§ SIR WILLIAM ANSON
I beg to ask the President of the Board of Education what were the terms of reference under which the small temporary committee for the arrangement of the Art Museum at South Kensington was appointed; whether any executive powers were conferred upon the committee; whether the evidence given by the specialists called in to advise the committee will be made public; and whether experience in the arrangement of art museums and interest in art apart from industrial production were taken into account in the composition of the committee.
§ MR. RUNCIMAN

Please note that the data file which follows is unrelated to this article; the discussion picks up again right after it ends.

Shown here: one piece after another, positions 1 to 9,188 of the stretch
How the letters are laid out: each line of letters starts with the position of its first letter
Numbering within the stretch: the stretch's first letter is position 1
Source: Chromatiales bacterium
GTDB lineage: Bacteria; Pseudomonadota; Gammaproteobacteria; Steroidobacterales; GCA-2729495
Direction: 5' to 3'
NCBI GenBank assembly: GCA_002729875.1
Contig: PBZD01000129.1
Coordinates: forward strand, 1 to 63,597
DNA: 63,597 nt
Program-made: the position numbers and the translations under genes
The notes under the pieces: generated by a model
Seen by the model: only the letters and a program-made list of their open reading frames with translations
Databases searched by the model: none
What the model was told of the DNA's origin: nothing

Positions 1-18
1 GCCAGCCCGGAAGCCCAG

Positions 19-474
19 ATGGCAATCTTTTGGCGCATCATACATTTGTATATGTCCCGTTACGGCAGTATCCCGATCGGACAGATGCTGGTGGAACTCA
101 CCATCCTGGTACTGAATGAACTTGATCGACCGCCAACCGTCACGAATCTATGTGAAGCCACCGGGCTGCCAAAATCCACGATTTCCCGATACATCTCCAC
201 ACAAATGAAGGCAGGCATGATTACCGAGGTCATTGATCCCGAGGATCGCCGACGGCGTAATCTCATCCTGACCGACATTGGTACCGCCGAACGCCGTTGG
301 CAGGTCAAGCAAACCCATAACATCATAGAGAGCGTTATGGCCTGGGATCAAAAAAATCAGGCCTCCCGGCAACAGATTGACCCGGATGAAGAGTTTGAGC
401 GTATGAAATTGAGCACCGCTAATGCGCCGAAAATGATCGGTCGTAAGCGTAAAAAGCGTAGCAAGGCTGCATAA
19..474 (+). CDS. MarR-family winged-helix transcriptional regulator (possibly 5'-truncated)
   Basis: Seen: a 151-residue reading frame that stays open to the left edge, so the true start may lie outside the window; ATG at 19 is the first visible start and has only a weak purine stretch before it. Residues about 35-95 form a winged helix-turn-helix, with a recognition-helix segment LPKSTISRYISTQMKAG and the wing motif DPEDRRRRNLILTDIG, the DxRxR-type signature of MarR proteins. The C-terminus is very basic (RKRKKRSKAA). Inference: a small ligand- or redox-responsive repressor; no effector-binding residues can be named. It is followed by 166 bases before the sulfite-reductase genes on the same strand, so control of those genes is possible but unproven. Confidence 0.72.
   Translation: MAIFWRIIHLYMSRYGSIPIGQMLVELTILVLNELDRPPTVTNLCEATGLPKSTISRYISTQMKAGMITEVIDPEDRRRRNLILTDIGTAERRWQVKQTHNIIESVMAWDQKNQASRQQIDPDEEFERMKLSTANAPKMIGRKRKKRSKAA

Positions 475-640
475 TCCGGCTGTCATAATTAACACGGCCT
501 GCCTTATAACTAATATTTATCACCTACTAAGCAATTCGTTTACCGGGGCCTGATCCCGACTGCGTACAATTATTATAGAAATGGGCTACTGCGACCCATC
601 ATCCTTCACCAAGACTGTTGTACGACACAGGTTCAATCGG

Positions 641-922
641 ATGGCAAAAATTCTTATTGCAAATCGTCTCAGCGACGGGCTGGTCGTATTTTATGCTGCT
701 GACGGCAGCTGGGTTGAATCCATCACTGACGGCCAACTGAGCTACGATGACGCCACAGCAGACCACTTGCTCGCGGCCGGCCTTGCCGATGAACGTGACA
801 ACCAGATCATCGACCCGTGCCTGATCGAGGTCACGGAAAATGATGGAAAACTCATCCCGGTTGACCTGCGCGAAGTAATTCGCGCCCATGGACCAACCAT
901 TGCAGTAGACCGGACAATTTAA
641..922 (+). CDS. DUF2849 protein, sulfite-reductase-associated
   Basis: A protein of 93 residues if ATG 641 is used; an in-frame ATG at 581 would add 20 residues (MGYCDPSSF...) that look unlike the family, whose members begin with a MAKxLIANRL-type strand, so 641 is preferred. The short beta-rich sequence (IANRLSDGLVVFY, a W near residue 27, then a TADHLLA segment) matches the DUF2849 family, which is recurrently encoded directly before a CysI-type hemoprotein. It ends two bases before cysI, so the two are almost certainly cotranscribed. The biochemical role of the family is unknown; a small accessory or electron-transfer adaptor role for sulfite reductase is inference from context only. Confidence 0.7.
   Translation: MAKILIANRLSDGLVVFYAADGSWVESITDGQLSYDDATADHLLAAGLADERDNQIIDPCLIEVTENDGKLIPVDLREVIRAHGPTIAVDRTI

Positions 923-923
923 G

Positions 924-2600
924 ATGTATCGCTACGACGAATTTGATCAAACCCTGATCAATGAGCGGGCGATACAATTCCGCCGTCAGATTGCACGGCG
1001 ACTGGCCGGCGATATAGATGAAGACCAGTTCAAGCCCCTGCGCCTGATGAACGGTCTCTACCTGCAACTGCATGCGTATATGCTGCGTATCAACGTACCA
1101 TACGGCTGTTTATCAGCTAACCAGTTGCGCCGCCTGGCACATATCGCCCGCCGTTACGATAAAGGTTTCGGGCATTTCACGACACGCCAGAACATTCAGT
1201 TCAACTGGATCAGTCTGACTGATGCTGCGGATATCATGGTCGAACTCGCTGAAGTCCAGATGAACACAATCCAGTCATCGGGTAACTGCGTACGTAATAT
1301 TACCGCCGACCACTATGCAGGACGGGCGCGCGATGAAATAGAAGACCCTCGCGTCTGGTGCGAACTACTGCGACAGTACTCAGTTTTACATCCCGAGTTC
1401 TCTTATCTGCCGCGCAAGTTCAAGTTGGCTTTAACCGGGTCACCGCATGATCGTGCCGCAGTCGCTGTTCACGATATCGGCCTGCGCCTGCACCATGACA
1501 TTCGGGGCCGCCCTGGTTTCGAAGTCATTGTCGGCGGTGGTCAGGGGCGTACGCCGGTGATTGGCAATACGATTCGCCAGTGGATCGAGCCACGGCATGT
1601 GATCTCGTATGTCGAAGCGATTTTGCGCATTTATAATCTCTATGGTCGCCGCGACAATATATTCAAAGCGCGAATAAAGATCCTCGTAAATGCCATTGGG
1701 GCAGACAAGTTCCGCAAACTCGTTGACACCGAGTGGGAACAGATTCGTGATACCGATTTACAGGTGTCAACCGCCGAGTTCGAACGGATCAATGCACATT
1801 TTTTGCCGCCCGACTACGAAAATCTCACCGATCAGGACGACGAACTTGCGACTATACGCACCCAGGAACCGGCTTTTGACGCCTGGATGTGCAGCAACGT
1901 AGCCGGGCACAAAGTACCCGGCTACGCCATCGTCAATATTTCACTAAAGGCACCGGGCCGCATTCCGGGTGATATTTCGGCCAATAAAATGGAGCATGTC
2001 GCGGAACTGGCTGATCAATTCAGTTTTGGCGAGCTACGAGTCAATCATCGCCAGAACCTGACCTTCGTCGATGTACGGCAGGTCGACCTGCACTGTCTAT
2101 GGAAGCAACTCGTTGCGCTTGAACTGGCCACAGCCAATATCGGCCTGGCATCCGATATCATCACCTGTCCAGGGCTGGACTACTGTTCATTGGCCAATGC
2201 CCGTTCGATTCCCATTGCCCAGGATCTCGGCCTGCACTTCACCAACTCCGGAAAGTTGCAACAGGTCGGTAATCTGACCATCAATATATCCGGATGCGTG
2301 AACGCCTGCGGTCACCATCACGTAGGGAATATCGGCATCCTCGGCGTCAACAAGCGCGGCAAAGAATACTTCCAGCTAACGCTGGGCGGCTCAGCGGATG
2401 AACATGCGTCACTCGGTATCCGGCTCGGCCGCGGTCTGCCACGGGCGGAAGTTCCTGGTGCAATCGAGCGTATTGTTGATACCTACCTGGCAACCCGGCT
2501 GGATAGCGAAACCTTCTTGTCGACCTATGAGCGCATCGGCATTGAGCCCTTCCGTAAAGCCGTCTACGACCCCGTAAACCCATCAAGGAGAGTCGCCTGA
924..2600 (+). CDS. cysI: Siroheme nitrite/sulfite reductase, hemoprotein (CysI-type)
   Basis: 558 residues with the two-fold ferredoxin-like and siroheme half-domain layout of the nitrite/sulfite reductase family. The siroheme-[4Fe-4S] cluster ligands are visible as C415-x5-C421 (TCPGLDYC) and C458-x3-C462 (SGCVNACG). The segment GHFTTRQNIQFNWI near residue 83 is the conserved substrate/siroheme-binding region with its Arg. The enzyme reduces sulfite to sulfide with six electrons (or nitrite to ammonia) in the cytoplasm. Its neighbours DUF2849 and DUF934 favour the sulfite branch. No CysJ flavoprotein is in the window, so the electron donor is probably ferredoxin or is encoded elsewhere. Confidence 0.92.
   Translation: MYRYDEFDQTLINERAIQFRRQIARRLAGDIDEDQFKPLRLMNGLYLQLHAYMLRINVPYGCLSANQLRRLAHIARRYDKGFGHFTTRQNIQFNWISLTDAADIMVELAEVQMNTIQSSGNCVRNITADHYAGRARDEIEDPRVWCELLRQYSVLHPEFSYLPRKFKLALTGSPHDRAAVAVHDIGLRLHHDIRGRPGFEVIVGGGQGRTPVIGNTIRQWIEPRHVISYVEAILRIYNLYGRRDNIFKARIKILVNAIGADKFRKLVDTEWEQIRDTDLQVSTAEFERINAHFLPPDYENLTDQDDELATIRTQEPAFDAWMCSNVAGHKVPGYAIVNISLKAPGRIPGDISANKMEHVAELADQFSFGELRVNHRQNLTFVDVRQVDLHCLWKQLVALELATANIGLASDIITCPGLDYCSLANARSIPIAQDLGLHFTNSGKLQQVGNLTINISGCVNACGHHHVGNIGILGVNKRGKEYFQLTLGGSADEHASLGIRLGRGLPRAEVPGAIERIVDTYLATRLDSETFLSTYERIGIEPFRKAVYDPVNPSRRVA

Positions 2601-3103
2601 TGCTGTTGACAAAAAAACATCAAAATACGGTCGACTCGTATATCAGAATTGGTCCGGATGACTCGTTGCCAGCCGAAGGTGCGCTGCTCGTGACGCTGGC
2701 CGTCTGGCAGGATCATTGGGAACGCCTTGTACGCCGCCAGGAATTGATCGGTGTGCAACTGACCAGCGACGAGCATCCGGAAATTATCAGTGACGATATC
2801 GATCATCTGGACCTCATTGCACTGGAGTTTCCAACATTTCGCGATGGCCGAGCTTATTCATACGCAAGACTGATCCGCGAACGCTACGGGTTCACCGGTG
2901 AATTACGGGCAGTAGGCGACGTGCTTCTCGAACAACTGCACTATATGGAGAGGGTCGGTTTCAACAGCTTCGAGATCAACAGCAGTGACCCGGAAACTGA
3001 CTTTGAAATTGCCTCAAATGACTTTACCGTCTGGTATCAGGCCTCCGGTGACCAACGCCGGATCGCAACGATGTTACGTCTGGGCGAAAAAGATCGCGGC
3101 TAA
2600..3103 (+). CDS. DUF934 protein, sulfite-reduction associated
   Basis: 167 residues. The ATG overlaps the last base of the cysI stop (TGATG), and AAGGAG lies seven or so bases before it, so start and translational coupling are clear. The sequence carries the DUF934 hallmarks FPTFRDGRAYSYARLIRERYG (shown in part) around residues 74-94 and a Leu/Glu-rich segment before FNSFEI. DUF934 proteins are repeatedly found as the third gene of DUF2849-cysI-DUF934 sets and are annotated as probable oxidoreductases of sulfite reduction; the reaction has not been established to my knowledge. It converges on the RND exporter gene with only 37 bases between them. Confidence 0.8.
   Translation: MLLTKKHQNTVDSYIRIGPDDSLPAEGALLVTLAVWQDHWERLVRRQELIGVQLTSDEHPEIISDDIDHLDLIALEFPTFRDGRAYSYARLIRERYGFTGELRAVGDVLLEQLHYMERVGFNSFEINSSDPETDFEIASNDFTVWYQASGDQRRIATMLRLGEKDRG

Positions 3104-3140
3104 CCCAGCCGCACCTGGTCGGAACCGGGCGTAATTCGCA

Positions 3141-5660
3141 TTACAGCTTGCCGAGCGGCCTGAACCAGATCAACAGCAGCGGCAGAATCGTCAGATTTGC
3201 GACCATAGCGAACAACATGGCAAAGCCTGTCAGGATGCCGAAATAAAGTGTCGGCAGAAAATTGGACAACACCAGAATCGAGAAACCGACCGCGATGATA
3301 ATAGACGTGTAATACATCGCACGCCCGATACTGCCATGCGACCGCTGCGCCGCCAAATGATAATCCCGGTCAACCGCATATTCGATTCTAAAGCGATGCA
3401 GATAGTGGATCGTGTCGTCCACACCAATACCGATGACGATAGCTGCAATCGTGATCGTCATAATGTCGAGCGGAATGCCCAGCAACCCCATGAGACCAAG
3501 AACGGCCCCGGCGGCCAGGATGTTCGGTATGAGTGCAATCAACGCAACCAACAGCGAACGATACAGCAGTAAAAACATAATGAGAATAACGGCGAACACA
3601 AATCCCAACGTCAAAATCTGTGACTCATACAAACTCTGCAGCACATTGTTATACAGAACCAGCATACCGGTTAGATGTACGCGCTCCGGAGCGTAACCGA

The committee was appointed to prepare "a scheme of arrangement for the whole of the art museum which will provide the greatest facilities for study primarily to those interested in the commercial manufacture of objects of the kinds represented in the collections, such as craftsmen, designers, manufacturers, and students; and, secondly, to those interested in art without regard to its relation to industrial productions, such as artists, students of art, of history, of manners and customs." No executive powers have been conferred on the committee. It is improbable that any formal evidence will be taken, but opinions expressed by the gentlemen who may be asked to help the committee will be recorded. The committee are able to avail themselves of the experience of the officers of the Victoria and Albert Museum, and are also investigating the most modern systems of arrangement adopted in the leading foreign museums. With regard to the composition of the committee, I may say that my predecessor considered, and I fully concur in his view, that for work of the kind entrusted to this committee it was important that the number of members should be small, and that interest in matters 934 of art as well as practical experience of the advantage derived from the museum by manufacturers and craftsmen should be looked for in those asked to serve on the committee. The members of the committee, in my opinion, combine these qualifications in a high degree.